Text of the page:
Clinical encounters between clinicians and patients begin with an attempt at diagnosis, a foundational element in determining a patient's ultimate outcome. Diagnosis that is expedient and accurate will result in a treatment that is expedient, appropriate, and cost-effective. In essence, evidence-based diagnosis is as vital as evidence-based intervention and treatment. If surgeons are committed to making expedient and accurate diagnoses, they must strive to apply diagnostic tests not just on the basis of ease, novelty, or availability but for the soundness of evidence behind them. In the scopes of both aesthetic and reconstructive surgery, advocating evidence-driven diagnostic test use is relevant. A pertinent example of how this relates to plastic surgery is the U.S. Food and Drug Administration recommendation to screen asymptomatic women with silicone breast implants with magnetic resonance imaging. For an important recommendation such as this that has tremendous cost implications to patients, sound study design and rigorous evaluation of the accuracy of magnetic resonance imaging as a screening tool has important health policy implications. The authors demonstrate how to determine the accuracy of diagnostic tests and, more importantly, illustrate the essential qualities of any study to establish the accuracy of a diagnostic test.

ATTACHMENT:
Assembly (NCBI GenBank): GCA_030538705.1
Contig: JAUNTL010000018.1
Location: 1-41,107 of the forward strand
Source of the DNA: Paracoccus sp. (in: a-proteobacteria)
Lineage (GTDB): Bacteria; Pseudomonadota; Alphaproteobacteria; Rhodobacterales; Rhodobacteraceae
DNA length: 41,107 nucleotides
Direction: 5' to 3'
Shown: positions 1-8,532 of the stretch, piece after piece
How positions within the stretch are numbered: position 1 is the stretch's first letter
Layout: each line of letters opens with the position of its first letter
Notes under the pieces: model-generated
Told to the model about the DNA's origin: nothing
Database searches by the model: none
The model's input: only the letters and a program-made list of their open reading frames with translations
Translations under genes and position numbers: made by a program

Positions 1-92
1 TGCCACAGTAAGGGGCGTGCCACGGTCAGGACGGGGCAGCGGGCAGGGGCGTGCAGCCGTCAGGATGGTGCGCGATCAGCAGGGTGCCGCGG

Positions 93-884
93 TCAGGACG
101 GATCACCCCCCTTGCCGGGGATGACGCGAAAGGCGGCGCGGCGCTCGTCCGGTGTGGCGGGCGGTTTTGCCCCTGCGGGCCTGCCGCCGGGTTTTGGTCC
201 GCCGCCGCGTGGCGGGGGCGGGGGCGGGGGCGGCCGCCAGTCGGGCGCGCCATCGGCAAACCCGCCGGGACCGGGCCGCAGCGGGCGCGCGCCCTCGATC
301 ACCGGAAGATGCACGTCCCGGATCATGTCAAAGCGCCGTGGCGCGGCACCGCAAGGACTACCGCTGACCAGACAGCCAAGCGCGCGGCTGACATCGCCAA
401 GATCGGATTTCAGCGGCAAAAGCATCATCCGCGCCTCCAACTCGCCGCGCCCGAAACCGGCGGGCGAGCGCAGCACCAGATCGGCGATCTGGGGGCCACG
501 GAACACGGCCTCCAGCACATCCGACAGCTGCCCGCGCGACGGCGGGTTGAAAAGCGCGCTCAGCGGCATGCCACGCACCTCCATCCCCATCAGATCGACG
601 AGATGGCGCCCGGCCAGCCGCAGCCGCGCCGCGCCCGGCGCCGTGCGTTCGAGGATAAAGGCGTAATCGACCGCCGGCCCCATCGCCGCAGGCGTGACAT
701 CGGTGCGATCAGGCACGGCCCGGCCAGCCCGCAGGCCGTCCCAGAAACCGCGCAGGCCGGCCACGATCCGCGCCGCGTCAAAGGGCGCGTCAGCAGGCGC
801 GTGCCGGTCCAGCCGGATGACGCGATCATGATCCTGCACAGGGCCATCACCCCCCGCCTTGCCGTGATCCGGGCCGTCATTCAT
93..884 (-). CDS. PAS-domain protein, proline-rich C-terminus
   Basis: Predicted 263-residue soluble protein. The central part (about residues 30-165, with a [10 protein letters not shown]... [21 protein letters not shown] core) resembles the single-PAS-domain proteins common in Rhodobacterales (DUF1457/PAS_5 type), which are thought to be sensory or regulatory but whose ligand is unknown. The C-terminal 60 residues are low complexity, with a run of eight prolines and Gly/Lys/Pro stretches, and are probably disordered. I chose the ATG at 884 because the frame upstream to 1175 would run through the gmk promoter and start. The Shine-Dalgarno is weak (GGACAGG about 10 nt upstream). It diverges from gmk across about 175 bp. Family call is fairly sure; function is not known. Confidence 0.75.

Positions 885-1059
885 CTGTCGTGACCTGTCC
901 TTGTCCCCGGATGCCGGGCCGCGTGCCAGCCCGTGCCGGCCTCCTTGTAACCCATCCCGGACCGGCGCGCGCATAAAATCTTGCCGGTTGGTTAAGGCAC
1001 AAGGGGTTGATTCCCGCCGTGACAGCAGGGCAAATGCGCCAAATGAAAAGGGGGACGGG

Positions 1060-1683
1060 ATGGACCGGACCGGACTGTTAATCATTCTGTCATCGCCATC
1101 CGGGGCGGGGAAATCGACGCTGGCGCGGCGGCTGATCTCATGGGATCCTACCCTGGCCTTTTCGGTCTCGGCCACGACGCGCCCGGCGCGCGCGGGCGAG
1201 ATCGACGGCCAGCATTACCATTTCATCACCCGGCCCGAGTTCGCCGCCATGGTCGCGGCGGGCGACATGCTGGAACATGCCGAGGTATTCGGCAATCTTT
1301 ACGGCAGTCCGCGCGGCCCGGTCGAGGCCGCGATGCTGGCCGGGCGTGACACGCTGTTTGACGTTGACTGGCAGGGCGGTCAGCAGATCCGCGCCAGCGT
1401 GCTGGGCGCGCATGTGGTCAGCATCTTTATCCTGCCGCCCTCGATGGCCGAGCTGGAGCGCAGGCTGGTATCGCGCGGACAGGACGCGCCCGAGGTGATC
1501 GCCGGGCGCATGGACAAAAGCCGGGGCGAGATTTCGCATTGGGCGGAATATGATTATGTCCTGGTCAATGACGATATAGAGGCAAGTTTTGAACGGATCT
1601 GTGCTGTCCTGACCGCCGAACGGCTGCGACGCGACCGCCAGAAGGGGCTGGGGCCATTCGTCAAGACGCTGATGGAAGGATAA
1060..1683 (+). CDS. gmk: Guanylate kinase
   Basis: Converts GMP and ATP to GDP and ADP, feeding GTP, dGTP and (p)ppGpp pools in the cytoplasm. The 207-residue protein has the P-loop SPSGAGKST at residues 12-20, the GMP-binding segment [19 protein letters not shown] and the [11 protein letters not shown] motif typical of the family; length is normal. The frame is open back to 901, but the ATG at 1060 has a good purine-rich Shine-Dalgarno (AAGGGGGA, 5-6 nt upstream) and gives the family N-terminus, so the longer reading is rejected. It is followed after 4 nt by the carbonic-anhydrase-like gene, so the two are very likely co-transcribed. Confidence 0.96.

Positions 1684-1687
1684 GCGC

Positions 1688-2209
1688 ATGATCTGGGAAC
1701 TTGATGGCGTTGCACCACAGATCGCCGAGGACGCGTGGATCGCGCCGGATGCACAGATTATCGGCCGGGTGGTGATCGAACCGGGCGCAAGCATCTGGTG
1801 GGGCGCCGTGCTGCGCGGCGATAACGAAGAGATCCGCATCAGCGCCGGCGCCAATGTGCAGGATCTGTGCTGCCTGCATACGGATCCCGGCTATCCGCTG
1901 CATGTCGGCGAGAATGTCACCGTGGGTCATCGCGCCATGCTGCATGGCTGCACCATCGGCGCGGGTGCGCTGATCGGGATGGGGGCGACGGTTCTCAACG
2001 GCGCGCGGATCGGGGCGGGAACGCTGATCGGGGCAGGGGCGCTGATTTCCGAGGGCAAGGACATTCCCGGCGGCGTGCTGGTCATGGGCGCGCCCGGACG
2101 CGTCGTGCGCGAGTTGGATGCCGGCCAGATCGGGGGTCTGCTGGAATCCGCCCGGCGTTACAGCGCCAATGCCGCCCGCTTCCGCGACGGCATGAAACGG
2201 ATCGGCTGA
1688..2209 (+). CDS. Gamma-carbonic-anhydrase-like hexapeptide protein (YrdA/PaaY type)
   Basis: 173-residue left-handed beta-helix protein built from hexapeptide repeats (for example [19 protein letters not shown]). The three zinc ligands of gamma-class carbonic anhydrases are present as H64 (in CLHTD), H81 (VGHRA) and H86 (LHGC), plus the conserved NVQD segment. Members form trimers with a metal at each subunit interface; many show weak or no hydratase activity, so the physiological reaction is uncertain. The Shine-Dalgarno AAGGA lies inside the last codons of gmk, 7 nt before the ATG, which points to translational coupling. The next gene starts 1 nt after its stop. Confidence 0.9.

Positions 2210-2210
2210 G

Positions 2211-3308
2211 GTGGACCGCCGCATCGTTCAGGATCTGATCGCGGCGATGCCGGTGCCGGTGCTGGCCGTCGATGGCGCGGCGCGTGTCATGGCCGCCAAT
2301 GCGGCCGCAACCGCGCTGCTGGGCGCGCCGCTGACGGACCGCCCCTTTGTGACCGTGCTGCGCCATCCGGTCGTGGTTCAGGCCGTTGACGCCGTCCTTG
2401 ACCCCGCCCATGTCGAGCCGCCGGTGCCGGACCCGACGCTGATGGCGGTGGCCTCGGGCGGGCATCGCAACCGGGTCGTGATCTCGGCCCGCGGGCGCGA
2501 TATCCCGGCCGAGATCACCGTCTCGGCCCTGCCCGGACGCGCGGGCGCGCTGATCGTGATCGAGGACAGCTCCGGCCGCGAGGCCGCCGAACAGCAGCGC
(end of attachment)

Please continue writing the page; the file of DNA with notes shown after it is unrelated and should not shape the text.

ASJC Scopus subject areas